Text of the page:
Looking Forward To Better Vision

Comfortable eye injections treat wet age-related macular degeneration.

Gail Wadsworth retired on January 3, 2017, just before her 71st birthday. She had been serving as Flagler County’s comptroller and clerk of the circuit court, which is an elected position. Gail believes the experience she garnered from previous positions prepared her for the role.

Gail Wadsworth walking down the beach.

By keeping to her injection schedule, Gail has maintained sufficient vision
to safely take her daily walks

“I’ve done a lot of things during my lifetime,” Gail recounts. “Before becoming clerk of the court, I was a corporate secretary and comptroller for a manufacturing company in DeLand that makes amazing skydiving equipment. I also taught school and raised three children.

“Everything I did took me to something else. I taught kindergarten for a while, but then realized I had three children of my own and wanted to spend more time with them, so I went to work at their father’s CPA firm. Understanding accounting led me to the position as comptroller at the manufacturing company, and from there I became clerk and comptroller for Flagler County.”
Gail enjoyed teaching and working at the CPA firm and manufacturing company, but she was especially fond of her government job.

“Being clerk of the court meant I was the country recorder,” she clarifies. “I went to every court session and kept all the court records. I also attended every board of county commissioners’ meeting and kept their records. Government-related jobs fascinate me, and my position with Flagler County kept me on my toes so I was never bored. And I love people.”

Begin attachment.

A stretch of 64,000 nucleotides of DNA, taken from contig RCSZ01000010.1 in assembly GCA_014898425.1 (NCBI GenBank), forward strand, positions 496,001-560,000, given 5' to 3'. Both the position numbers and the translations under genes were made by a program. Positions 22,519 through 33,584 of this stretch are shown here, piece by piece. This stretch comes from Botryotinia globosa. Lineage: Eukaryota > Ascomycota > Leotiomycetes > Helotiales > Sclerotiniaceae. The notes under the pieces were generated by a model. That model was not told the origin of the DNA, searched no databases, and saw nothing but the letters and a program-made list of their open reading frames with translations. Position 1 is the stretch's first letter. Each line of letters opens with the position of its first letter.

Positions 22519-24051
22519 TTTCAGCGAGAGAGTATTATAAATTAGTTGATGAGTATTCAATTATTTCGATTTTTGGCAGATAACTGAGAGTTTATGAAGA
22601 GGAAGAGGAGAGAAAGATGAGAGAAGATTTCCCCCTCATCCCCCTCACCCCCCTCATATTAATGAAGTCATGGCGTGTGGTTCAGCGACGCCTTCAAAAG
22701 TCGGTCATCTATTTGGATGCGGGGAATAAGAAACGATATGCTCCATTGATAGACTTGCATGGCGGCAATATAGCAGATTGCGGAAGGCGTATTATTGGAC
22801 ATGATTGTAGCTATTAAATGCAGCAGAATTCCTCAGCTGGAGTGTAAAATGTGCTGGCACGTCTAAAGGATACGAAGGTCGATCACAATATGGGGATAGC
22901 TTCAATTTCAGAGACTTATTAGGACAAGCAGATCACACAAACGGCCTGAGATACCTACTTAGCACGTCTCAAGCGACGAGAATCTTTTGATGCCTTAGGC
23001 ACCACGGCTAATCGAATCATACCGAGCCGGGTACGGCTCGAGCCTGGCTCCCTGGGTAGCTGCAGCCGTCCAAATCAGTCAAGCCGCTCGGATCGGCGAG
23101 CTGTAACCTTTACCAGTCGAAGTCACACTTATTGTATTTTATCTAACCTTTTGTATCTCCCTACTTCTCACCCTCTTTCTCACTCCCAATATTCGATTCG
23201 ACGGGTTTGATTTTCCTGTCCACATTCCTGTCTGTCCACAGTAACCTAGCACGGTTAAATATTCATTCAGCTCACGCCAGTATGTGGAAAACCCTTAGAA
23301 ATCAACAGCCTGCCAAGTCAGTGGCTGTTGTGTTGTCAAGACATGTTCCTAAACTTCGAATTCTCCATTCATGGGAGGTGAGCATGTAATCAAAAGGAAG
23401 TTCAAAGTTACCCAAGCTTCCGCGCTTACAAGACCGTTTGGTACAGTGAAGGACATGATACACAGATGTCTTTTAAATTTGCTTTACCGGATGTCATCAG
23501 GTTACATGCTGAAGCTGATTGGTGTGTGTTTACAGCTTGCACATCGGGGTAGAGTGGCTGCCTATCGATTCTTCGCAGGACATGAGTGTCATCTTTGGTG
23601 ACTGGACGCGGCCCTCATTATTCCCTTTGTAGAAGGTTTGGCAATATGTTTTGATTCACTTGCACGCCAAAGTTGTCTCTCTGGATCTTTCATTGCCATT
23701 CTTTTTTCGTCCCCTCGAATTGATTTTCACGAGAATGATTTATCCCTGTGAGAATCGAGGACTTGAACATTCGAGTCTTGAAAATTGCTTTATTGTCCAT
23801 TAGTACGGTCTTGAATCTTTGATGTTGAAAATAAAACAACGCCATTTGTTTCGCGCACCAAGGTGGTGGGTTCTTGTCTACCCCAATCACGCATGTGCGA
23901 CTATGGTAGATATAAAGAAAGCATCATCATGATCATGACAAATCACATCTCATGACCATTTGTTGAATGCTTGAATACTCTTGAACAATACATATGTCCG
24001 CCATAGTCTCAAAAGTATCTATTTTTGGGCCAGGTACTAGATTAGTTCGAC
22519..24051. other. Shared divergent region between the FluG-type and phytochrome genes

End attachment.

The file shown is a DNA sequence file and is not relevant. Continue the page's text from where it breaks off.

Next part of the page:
Gail was nearly forced to retire in 2010, when small black spots, also known as floaters, suddenly appeared in her left eye. The floaters affected the vision in that eye and even altered the way she carried out some basic daily tasks.

“At first, I didn’t notice any changes,” Gail recalls. “I still had 20/25 or 20/30 vision in my right eye when corrected for astigmatism, so I wore glasses to read. Then, I noticed I was moving my book from the front of my face to the right. I finally realized I was reading with only my right eye.

“When the floaters appeared, I called my eye doctor right away and told her something was wrong. She discovered fluid in my left eye. The next morning, I was in Dr. Jeroudi’s office at Florida Retina Institute in Palm Coast.”

Abdallah M. Jeroudi, MD, is a board-certified, fellowship-trained retina specialist. He diagnosed Gail with age-related macular degeneration, or ARMD, in both eyes.

“ARMD is a condition in which wear and tear damage occurs on the supporting layer underneath the retina, the retinal pigment epithelium, or RPE,” Dr. Jeroudi describes. “ARMD affects RPE cells in the central part of the retina, impacting central vision, which is used to see faces, watch television, read and drive.

“There are two forms of ARMD. Dry ARMD is like the wear and tear on the knees of your favorite pair of jeans. Over time, that wear and tear becomes so severe that a bare spot forms. Dry ARMD affects vision very slowly.

“With the more advanced form, wet ARMD, bad blood vessels and something called a choroid neovascular membrane, or CNVM, grow and leak fluid and blood under the retina. This drastically and quickly affects central vision.”

Every patient can be affected by ARMD differently.

“If you look at pictures of my type of macular degeneration (wet ARMD), there’s a kind of cloud covering the vision,” Gail explains. “I didn’t see very well straight ahead, but I still had pretty good peripheral vision. And I couldn’t see to walk, and I usually walk five kilometers every day.”

Hallmark Sign